One of the things that M.’s psychologist Monica has told me is that when children with autism and related disabilities panic and tantrum that it is important to think about them as terrified mammals, and to give them space. Don’t startle them. Stay close, but not too close. If you are too close, she says, it boosts their adrenaline production, and increases their panic.
But it is much too late for safe spaces. She is now in a full panic, startled by the rush of this man shouting at me and at her. By now she is screaming and flailing. I pick her up to carry her away from the phone, away from the airport guard yelling at me, at her, at us. F. has gathered the luggage and moved toward the taxi stand. We have to leave. We have to leave now.
She’s screaming, “Let me go let me go let me go”—writhing in my arms as though she is seized by some spirit. She screams, “Help me, help me, somebody, help me, help me, anybody, help me.” I think it must look as though I am abducting her. She scratches at my face and draws blood as I navigate my way to the taxi stand. A bystander yells, “Hit her, just hit her.” The taxi dispatcher shouts “Just hit her.”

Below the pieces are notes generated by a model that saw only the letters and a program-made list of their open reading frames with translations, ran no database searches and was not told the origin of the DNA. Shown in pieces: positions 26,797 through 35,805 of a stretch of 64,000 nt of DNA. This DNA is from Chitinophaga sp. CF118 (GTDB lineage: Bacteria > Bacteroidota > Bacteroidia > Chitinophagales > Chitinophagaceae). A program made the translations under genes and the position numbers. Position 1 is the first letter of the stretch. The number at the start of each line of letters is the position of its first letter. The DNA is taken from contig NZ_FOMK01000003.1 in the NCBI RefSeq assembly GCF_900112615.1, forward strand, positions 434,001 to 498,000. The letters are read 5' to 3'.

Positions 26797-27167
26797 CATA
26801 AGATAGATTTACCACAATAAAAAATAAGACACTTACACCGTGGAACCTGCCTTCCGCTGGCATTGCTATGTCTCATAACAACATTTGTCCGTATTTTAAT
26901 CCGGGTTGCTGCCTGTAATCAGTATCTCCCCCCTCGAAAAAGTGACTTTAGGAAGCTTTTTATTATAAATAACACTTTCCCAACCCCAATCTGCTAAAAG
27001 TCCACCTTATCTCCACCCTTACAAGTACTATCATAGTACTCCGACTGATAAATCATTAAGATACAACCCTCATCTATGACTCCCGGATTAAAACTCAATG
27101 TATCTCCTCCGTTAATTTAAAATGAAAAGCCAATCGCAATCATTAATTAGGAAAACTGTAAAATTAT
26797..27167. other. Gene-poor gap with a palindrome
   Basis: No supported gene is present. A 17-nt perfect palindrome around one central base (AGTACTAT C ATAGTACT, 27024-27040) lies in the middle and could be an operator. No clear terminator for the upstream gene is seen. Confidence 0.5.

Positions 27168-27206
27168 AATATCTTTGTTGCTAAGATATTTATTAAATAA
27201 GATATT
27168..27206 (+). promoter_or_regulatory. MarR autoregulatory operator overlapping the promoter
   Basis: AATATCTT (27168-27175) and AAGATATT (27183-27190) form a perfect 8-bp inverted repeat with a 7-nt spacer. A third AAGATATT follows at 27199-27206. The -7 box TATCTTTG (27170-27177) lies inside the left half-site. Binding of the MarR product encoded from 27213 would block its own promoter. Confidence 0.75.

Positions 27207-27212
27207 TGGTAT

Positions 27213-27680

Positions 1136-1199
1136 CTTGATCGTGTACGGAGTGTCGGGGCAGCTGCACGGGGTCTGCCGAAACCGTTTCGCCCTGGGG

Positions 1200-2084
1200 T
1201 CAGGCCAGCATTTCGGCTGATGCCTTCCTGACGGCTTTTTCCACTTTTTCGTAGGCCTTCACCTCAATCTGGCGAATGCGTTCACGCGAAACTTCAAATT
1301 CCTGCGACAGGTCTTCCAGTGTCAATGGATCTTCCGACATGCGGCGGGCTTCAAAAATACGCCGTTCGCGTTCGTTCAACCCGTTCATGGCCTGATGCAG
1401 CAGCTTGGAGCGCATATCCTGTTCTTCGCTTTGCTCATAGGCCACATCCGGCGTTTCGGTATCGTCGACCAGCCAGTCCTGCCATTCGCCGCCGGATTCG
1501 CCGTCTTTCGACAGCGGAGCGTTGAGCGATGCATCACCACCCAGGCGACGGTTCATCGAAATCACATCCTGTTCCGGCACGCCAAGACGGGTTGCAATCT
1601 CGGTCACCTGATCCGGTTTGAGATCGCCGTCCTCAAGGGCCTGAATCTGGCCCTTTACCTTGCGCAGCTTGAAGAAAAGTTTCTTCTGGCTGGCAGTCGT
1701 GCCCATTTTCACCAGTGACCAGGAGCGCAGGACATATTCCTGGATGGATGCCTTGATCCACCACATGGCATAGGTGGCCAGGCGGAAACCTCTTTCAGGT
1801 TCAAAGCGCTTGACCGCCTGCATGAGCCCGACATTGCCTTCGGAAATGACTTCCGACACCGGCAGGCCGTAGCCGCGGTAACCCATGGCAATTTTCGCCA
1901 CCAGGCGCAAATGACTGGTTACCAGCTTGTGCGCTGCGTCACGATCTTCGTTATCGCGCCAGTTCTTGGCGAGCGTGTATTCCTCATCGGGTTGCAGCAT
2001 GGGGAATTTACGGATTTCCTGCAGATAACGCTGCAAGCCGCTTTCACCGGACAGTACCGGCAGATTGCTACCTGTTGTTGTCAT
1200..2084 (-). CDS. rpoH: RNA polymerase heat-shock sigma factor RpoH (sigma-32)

I can’t hit her. I don’t hit her.
A woman sitting on a bench says, “Lady, your kid got somethin’ not right with her?”
If it were today, and not 2002, which was early in our adventures with M., I would reach into my pocket and take a small card that says:
What you are witnessing is a child with autism. This child is not a brat, does not need discipline, and we are not bad parents. Autism is a neurobiological disorder that makes children behave in ways that most people don't understand. People with autism are often confused and upset and react in ways that are socially inappropriate, such as a tantrum. Please be patient while we teach our child how to function appropriately in the community.